Heart Disease Tests Question: Which Blood Tests Are Needed When Assessing Heart Disease Risk?
My father died at age 45 from coronary thrombosis. My brother just died at age 59 of the same problem, and he had four stents. Are there any tests that can predict this?
Since coronary thrombosis runs in your family, I first recommend either the Vertical Auto Profile (VAP) test or the Lipoprotein Particle Profile (LPP) test. These newer cholesterol tests go beyond the standard (and woefully insufficient) blood lipid tests most doctors use to check cholesterol levels. They measure many different elements in your blood and determine if there are patterns in your blood fats that may lead to inflammation, which, in my opinion, is the core cause of heart disease. Learn more about these two cholesterol tests.
Also of critical importance, you need to have your blood tested for certain blood inflammation markers, which include elevated levels of:
- Homocysteine, a sulfur-containing amino acid that is highly toxic to blood vessels. It leads to endothelial dysfunction that results in accelerated aging, and it fuels inflammatory states that can cause atherosclerosis.
- Lipoprotein(a), or Lp(a), which is a highly inflammatory form of cholesterol that increases the stickiness of blood and can make developing a blood clot much more likely. Blood clots, of course, cause heart attacks and strokes.
- Fibrinogen, a protein that enables your platelets to clump together and helps determine the stickiness of your blood. You need adequate fibrinogen levels to stop bleeding when you’ve been cut, but higher-than-normal levels have been associated with too much blood clotting.
- C-reactive protein (CRP), a little-known marker of heart disease. When found in elevated levels, this blood protein may indicate heart attack and stroke risk.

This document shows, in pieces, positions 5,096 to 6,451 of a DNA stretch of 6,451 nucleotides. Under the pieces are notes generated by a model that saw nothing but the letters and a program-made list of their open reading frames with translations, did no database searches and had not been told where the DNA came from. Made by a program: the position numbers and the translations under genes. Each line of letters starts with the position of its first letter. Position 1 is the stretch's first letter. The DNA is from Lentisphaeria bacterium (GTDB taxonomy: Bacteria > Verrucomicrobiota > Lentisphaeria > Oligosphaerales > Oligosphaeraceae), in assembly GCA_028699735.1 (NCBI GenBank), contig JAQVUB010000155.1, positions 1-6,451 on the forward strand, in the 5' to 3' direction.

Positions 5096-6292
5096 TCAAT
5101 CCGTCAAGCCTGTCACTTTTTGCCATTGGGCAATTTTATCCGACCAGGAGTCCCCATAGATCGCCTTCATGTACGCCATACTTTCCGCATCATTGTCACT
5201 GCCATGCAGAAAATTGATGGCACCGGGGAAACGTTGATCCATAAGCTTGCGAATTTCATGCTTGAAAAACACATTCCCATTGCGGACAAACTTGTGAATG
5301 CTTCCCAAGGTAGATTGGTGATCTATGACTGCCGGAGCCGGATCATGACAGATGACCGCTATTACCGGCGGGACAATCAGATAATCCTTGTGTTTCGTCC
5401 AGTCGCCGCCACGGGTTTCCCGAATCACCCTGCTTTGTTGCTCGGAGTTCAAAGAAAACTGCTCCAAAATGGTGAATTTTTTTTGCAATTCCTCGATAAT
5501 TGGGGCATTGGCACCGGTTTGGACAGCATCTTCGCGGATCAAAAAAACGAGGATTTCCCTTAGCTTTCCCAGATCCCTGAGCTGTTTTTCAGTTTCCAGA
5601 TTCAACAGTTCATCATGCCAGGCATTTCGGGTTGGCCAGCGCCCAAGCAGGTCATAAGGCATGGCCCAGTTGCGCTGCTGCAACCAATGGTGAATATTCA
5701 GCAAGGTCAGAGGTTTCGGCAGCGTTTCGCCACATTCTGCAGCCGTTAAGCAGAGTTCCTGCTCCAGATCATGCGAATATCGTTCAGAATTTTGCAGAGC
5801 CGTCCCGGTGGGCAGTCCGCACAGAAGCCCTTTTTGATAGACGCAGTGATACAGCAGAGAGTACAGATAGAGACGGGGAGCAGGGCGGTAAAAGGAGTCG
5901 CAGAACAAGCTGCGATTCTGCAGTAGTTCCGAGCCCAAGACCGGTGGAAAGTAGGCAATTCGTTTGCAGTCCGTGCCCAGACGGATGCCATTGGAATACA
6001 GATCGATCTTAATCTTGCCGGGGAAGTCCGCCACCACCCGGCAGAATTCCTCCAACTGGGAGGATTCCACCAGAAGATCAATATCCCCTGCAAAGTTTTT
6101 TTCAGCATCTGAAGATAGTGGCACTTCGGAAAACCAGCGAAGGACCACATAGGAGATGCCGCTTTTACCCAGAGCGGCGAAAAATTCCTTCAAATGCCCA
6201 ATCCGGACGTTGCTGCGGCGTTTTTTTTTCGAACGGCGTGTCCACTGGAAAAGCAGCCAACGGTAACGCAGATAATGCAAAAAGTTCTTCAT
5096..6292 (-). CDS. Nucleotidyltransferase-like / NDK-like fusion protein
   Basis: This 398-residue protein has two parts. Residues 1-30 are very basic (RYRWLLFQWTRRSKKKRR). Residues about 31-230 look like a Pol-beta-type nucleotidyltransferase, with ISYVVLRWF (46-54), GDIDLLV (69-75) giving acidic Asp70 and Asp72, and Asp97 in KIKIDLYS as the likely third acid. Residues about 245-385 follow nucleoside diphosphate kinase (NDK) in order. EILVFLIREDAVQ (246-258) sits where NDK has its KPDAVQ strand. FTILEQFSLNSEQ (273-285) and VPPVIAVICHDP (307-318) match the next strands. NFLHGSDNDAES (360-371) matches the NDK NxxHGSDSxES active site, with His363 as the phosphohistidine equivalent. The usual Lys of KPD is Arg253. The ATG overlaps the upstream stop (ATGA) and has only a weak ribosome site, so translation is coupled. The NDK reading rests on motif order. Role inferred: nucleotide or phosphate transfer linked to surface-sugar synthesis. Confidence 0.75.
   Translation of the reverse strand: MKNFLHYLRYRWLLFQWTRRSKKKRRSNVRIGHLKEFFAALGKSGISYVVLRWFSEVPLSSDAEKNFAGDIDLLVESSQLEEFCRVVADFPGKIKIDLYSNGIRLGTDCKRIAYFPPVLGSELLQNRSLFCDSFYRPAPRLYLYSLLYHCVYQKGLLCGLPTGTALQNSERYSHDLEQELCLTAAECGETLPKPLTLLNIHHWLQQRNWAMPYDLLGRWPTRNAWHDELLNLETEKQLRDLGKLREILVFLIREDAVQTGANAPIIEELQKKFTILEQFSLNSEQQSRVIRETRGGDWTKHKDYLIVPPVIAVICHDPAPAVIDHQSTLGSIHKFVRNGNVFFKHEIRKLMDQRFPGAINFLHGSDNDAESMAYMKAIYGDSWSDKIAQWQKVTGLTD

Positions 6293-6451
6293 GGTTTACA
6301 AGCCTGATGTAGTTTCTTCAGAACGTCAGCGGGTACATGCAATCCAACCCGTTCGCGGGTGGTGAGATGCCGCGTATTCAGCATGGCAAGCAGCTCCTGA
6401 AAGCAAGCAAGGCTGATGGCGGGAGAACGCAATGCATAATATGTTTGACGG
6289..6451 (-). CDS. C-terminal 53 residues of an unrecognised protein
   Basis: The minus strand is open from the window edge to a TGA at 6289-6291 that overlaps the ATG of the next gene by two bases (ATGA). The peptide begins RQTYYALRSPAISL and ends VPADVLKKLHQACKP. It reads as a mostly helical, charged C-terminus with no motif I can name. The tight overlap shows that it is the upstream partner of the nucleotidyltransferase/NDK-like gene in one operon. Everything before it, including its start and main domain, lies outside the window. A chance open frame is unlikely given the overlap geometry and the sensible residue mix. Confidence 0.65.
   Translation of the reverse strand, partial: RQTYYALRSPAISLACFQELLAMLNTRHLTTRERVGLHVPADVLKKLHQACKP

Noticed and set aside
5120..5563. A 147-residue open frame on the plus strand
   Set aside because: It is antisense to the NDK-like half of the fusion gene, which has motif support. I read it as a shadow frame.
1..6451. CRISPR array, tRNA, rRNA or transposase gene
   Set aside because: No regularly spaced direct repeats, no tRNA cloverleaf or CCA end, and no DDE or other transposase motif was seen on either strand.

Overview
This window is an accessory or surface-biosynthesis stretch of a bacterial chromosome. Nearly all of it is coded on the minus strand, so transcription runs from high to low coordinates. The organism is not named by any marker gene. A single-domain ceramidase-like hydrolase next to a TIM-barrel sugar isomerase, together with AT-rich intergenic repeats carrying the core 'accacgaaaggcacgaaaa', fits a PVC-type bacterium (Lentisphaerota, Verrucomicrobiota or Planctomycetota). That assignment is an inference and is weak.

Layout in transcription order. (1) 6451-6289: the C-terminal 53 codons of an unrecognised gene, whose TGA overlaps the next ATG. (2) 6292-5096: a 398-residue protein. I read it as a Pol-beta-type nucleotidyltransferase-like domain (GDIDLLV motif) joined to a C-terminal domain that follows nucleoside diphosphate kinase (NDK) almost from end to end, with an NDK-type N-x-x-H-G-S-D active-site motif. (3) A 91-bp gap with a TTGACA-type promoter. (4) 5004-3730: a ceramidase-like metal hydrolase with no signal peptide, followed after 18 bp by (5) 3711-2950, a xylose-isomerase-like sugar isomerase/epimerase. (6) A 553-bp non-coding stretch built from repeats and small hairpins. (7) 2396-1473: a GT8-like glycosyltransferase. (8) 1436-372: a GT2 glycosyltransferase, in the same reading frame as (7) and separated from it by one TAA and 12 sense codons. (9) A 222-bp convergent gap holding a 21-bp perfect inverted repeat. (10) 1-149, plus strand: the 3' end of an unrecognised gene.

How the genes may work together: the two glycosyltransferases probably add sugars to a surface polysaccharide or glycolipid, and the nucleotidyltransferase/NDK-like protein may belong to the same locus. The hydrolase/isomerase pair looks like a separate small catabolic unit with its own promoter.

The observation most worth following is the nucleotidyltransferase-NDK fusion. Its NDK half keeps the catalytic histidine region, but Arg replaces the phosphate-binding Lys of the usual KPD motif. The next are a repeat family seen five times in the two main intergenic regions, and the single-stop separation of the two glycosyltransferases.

In addition, I recommend having a fasting blood sugar test (an HbA1c test) and a fasting insulin test. The results will help to determine whether you are at risk for metabolic syndrome—a widespread precursor to diabetes and heart disease.
Finally, I would have some genetic testing done to check for the APO E4 allele. APO refers to a blood protein involved in fat metabolism, and alleles are combinations of genes. The presence of two alleles identified as E4 in these proteins suggests you may be susceptible to higher Lp(a) and triglyceride levels, lower HDL cholesterol levels, and a higher risk of heart disease.
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Dr. Stephen Sinatra is a highly respected and sought-after cardiologist and nutritionist with more than 30 years of clinical practice, research, and study. His integrative approach to heart health focuses on reducing inflammation in the body and maximizing the heart's ability to produce and use energy. More About Dr. Sinatra
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